Following transfection of the 16 Kpnβ A replacement construct into ‘CGR 8’ embryonic stem cells, of 368 neomycin-resistant colonies screened, only one showed homologous recombination at the 5′ end. The specificity of the recombination event was tested by Southern blot hybridisation after BamHI restriction. Specificity of restriction at the 3′ end was also confirmed by hybridisation with an internal probe after three different restrictions.
Positive embryonic stem cells were injected into C57B1/6 blastocysts to generate chimeric offspring who were crossbred to establish a colony of homozygotes for the knockout allele.
Homozygoces for the mutant allele are morphologically intact and fully fertile. No survival bias is conferred by the mutant allele. However, neither 11β-HSD1 mRNA nor enzyme activity (techniques as above) were detected in mutant homozygotes, and reduced mRNA and activity were detected in heterozygotes. Plasma corticosterone levels are not altered in mutants, but the ratio of corticosterone to 11-dehydrocorticosterone in urine is markedly reduced. Homozygous mutant mice are also unable to convert 11-dehydrocorticosterone to corticosterone in vivo and are thus resistant to the thymic involution seen with 11-dehydrocorticosterone in wild-type control mice.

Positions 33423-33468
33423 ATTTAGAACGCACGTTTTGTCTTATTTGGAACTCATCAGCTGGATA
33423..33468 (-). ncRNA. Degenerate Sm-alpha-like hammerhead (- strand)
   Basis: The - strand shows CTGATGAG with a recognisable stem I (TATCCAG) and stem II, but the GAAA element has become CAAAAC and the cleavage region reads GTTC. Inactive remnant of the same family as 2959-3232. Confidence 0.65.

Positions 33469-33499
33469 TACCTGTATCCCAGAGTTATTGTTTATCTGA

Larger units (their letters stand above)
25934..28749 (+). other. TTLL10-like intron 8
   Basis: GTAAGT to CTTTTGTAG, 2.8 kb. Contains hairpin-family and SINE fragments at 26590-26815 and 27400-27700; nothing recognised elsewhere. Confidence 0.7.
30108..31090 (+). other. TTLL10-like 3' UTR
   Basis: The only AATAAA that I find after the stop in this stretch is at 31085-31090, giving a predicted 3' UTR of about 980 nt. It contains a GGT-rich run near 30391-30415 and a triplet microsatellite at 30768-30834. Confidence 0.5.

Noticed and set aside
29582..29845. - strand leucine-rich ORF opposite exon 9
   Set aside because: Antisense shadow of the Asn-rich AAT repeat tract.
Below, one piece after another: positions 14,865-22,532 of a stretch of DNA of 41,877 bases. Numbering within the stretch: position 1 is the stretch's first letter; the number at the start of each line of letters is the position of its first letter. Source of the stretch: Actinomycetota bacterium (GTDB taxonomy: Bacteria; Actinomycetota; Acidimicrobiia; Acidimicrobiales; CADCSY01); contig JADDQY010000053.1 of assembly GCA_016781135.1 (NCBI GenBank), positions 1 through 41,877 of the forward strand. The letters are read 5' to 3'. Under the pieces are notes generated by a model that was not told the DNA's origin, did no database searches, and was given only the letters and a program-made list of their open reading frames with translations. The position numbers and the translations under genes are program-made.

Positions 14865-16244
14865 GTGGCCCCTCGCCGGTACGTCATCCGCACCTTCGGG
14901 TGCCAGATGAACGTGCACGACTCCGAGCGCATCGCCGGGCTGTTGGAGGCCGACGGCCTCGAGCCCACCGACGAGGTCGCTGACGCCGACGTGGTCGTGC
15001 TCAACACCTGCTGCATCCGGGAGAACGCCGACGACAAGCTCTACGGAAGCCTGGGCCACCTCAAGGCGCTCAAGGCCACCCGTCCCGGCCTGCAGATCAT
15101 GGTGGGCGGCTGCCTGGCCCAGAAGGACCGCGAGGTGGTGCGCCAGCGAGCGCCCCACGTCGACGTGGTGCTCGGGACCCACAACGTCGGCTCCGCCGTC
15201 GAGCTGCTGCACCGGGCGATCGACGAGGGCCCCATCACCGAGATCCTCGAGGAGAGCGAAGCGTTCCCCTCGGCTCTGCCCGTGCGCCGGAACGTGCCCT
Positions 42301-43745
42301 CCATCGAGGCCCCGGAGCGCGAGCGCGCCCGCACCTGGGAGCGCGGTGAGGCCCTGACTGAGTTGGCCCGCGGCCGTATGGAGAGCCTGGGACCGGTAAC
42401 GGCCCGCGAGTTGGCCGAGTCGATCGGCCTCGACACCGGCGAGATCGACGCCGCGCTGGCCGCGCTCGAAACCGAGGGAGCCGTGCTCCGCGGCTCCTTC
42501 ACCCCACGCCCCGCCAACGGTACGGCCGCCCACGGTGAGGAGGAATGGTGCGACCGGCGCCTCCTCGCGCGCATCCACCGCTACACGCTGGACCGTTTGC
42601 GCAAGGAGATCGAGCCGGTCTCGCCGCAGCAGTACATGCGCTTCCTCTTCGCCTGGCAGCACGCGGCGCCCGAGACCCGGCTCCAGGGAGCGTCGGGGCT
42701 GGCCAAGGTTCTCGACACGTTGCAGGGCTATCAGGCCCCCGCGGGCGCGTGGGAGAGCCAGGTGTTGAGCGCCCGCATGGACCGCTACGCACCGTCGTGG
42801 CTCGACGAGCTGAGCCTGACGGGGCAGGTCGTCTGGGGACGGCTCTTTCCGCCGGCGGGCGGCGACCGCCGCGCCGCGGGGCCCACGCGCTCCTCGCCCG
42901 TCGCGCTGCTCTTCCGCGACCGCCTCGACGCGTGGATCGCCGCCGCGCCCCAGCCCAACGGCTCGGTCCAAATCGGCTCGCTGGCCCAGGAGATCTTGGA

Animals were fasted for 48 hours before sacrifice and collection of trunk blood. Plasma glucose was measured by a glucose oxidase method (see above). Fasting plasma glucose concentrations were lower in mutant animals (
Measurement of enzymes responsible for hepatic glycolysis/gluconeogenesis revealed no differences between wild type and mutant animals in the fed state. However, on fasting the mutant animals failed to show the normal induction of qlucose-6-phosphatase and PEPCK (
These data demonstrate the importance of 11β-HSD1 in hepatic glucose metabolism and insulin sensitivity. Glucose-6-phosphatase and PEPCK are two gluconeogenic enzymes which are down-regulated by insulin and up-regulated by glucocorticoid exposure . In the presence of insulin (in fed animals) there is no change in expression of these enzymes, confirming that insulin regulation is dominant. However, in starved animals with low insulin levels there is a failure of induction of these enzymes consistent with a failure of corticosterone-dependent induction in animals in which the mutant vector has recombined specifically to knockout only 11β-HSD1, and in which plasma corticosterone is maintained by normal hypothalamic-pituitary-adrenal feedback these changes can be attributed to impaired intra-hepatic conversion of 11-dehydrocorticosterone to corticosterone.
A.5 Role of 11β-HSD1 in Adipocyte Maturation